Tom Cruise Production Biz Signs Deal With Redskins Owner
LOS ANGELES – Tom Cruise's production company, which broke ties with Paramount Pictures last week in an unusually public dispute, has signed a two-year financing deal with an investment partnership headed by Washington Redskins owner Daniel Snyder.
The deal between Cruise/Wagner Productions and First & Goal LLC covers overhead and development, which will allow Cruise and producing partner Paula Wagner to run their company and make deals to produce films, some conceivably starring Cruise.
Financial terms were not disclosed for the pact, which has an option to renew for a longer term.
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Cruise/Wagner still must find someone to finance production of those films and a company to distribute them.
Previously, Paramount had the first right to finance and distribute Cruise/Wagner films. In exchange, Paramount paid the producers as much as $10 million per year for salaries, expenses and discretionary spending. Paramount had offered a much lower amount to renew the deal, closer to $2 million annually, before talks broke off.
First & Goal was set up specifically to invest in Cruise/Wagner. Snyder also heads an investment partnership that controls amusement park operator Six Flags Inc., among other companies. Former ESPN executive Mark Shapiro, who heads Six Flags, will oversee the investment in Cruise/Wagner, the companies said Monday.
"This gives us the opportunity to work with all the studios and broadens our base," Wagner said Monday.
Long-simmering tensions between Cruise/Wagner and Paramount Pictures erupted last week with a public spanking of Cruise by Sumner Redstone, chairman of Paramount parent Viacom Inc.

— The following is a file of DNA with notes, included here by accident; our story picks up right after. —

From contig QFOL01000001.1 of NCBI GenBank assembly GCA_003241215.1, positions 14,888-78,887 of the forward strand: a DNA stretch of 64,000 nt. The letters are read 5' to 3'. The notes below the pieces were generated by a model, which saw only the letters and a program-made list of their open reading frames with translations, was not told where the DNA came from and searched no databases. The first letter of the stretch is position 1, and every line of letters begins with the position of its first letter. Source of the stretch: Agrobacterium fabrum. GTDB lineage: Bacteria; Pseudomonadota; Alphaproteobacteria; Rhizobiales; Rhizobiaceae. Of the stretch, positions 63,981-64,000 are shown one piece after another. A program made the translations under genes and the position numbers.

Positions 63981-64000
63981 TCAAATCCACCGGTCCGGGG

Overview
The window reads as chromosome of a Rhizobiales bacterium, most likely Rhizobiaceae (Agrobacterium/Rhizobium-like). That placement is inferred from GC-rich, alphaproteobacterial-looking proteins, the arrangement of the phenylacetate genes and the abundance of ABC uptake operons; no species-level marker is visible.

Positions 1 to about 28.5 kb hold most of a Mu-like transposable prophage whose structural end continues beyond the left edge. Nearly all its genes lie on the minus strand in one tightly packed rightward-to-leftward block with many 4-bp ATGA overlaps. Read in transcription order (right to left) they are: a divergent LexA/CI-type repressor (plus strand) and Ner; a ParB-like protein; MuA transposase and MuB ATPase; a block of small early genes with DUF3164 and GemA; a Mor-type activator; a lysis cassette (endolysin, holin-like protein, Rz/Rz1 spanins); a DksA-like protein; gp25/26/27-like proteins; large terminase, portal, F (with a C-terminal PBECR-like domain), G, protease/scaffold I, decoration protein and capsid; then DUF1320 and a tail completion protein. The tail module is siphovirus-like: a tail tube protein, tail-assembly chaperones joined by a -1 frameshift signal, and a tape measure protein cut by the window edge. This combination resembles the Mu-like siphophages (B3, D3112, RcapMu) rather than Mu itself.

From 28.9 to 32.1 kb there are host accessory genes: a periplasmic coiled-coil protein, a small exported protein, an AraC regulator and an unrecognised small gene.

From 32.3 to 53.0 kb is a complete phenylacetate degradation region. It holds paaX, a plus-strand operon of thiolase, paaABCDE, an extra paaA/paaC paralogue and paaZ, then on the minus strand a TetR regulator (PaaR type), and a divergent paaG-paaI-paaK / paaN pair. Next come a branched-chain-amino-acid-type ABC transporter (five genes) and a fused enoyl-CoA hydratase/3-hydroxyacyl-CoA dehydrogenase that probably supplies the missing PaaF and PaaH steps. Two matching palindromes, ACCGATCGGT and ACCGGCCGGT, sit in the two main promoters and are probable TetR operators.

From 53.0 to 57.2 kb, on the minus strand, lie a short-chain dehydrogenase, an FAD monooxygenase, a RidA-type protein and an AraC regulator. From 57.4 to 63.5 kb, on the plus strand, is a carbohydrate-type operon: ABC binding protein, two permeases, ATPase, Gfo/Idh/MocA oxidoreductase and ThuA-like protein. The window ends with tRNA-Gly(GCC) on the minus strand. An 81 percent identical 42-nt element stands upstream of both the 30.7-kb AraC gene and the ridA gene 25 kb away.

Redstone broke ties with Cruise through an interview in the Wall Street Journal, saying the actor's public behavior, including jumping up and down on Oprah Winfrey's couch, and his aggressive defense of Scientology, alienated moviegoers and cost Paramount money at the box office.
Redstone claimed Cruise's antics cost Paramount between $100 million and $150 million in ticket sales for the actor's latest film, "Mission: Impossible III."
Wagner slammed Redstone last week, calling his comments "surprising" and unbusinesslike. She said last week it was their decision not to renew their 14-year partnership with Paramount, choosing instead to follow a long-standing desire to make smaller, character-driven films on their own.
On Monday, Shapiro brushed off any discussion of Cruise's behavior or Redstone's comments, preferring to focus on Cruise's proven box-office appeal.
"We're entrepreneurs and we like exploring new opportunities that present an excellent chance for success and innovation," Shapiro said.
Shapiro and Wagner emphasized that Cruise's last two films for Paramount, "War of the Worlds," and "Mission: Impossible III," grossed about $1 billion worldwide combined.
"We believe that Cruise and Wagner are a terrific investment," Shapiro said. "The track record speaks for itself."
The deal was brokered by talent agency CAA, which represents Cruise. Discussions with First & Goal began earlier this month, the companies said.
Last week, Wagner said her company had secured financing from two hedge funds to produce films. She declined to comment on those arrangements Monday.
Monday's deal does continues to allow Cruise to star in films produced or distributed by any studio, the same terms he had under his deal with Paramount.